— Carmen Ariza • Charles Francis Stocking

... with tasks of some consequence: as for instance on first reaching Hawaii, when Cook sent him ashore to look for fresh water, and again at Kealakeakura Bay (January 16, 1779) when he reported that he had found good anchorage and fresh water "in a situation admirable to come at." It was a fatal discovery, for on the white sands of that bay, a month later (February 14), the great British seaman fell, speared ...
— The Life of Captain Matthew Flinders • Ernest Scott

... the beam from edge to edge. According as the ship is larger or smaller it pays. The [standard of] measure is one cana, and so much is paid for each measure. Consequently, a ship of three hundred toneladas will pay three or four thousand taes of silver. The Portuguese formerly paid the said anchorage in brasil-wood and in other merchandise which they carried; but for two or three years past they have had to pay it in silver. They do not like that as well as the other method. If, perchance, the ships have to lay up for the winter, even if ...
— The Philippine Islands, 1493-1898 • Emma Helen Blair

... to our anchorage at the tail of the lake, close to the entrance of the new channel. By the time we arrived, the moon was up. The diahbeeah was close to a mud-bank covered with high grass, and about thirty yards astern of her was a shallow part of the lake about three feet deep. A light boat of zinc ...
— Ismailia • Samuel W. Baker

... winter, the soil it is growing upon has been longer exposed to post-glacial weathering, and consequently is in a more crumbling, decayed condition than the fresher soils farther up the range, and therefore offers a less secure anchorage for the roots. While exploring the forest zones of Mount Shasta, I discovered the path of a hurricane strewn with thousands of pines of this species. Great and small had been uprooted or wrenched off ...
— English Prose - A Series of Related Essays for the Discussion and Practice • Frederick William Roe (edit. and select.)

... anchorage opposite Anzac early in the morning of the 13th December. Removed, for the time being, from the everlasting noise and risk of battle, feeling also that the morrow would bring real rest and a life ...
— The 28th: A Record of War Service in the Australian Imperial Force, 1915-19, Vol. I • Herbert Brayley Collett

... place of anchorage, 8 m. long by 6 m. broad, for ships between Goodwin Sands and the ...
— The Nuttall Encyclopaedia - Being a Concise and Comprehensive Dictionary of General Knowledge • Edited by Rev. James Wood

... craving for birth in every misfortune, or love, or chance meeting, has known not one moment of life—these men pass away like a straw on the stream. And others there are within whom this immortal part absorbs all; these are like islands that have sprung up in the ocean; for they have found immovable anchorage, whence they issue commands that their destiny needs must obey. The life of most men will be saddened or lightened by the thing that may chance to befall them—in the men whom I speak of, whatever may happen is lit up by their inward life. When you love, ...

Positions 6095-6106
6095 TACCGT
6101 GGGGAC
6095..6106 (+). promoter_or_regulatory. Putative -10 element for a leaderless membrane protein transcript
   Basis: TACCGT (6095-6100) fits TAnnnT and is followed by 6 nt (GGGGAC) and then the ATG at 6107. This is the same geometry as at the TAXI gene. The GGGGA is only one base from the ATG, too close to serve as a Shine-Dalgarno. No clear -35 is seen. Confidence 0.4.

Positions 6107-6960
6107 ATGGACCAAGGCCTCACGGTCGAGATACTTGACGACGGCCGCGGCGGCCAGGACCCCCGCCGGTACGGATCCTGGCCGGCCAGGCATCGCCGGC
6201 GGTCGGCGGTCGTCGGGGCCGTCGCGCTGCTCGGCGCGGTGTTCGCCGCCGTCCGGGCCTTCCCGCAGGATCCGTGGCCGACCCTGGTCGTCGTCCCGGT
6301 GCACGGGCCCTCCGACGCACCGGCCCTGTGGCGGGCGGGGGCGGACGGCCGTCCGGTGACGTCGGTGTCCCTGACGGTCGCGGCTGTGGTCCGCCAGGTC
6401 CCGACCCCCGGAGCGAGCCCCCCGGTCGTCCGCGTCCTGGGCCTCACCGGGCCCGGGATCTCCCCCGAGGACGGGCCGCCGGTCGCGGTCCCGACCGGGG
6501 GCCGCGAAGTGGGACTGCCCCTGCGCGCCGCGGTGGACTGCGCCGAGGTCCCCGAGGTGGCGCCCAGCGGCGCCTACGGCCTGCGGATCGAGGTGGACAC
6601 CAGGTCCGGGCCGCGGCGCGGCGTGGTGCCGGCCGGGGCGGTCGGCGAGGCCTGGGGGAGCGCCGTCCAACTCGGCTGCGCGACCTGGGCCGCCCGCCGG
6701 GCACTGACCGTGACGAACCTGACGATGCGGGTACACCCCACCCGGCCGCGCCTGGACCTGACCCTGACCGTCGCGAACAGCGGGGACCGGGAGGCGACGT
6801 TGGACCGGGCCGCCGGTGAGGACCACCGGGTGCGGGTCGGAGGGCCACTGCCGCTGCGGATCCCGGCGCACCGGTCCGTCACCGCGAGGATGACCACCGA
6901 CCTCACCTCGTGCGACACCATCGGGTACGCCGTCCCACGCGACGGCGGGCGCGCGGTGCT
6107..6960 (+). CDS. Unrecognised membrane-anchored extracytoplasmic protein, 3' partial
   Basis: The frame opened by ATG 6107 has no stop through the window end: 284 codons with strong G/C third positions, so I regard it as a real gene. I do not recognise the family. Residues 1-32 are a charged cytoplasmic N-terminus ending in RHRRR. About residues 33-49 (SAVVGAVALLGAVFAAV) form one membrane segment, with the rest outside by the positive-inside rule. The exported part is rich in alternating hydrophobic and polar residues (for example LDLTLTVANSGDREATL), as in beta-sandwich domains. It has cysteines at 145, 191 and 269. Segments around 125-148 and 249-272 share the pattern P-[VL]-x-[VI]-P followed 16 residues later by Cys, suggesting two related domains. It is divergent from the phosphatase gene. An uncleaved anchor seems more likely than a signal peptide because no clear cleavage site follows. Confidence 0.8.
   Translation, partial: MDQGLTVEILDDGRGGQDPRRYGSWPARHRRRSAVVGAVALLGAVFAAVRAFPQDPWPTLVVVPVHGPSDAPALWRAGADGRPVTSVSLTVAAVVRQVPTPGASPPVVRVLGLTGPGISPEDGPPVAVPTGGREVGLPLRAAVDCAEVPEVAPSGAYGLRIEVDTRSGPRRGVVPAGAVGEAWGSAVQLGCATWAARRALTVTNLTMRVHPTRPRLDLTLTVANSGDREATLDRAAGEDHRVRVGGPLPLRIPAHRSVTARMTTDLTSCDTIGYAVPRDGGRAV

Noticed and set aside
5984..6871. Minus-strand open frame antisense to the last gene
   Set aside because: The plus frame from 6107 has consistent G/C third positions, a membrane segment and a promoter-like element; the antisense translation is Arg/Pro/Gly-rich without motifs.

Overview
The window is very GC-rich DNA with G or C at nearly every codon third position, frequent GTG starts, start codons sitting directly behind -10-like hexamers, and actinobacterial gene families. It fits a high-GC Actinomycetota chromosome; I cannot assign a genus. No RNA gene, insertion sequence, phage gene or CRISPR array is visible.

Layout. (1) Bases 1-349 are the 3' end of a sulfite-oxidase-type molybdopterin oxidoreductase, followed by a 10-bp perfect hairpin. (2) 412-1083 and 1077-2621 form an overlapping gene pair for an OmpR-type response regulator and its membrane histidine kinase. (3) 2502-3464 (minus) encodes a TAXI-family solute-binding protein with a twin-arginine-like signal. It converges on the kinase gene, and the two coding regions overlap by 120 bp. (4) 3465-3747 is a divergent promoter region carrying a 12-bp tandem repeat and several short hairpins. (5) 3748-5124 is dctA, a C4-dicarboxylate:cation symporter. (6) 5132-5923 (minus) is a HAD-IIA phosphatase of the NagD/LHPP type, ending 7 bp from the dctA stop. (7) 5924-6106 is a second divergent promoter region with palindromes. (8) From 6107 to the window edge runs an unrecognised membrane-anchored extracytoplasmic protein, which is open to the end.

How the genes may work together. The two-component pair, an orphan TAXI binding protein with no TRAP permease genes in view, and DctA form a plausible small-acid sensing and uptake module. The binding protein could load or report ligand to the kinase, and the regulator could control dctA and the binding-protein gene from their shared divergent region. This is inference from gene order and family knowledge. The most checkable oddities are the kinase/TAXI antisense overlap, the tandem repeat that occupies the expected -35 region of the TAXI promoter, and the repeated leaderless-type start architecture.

— Wisdom and Destiny • Maurice Maeterlinck

... to hamlet,—sometimes dominating huge sweeps of azure sea, sometimes shadowed by mornes deep-wooded to the sky. But close to the great towns she sometimes walks: she has been seen at mid-day upon the highway which overlooks the Cemetery of the Anchorage, behind the cathedral of St. Pierre.... A black Woman, simply clad, of lofty stature and strange beauty, silently standing in the light, keeping her eyes fixed ...
— Two Years in the French West Indies • Lafcadio Hearn

... who flocked to the water to greet him. The stream narrowed, and the water grew fresh, and long before he anchored below Albany, Hudson had abandoned the belief that he was in the Northwest passage. From the anchorage, a boat's crew continued the voyage to the mouth of the Mohawk. Hudson was satisfied that he had made a great discovery—one that was worth fully as much as finding the new route to India. He was in a region upon which the white man's eye had never rested before, ...
— Lights and Shadows of New York Life - or, the Sights and Sensations of the Great City • James D. McCabe

... slipping so quietly to the sea that here, at this remote anchorage, the receding of the water was imperceptible. The marsh had not yet begun to prick through the sinking tide, and as the eye wandered across the wide, unbroken stretches of the lagoon, it seemed like a vast sea of glass. The day was so clear and so still that the distant ...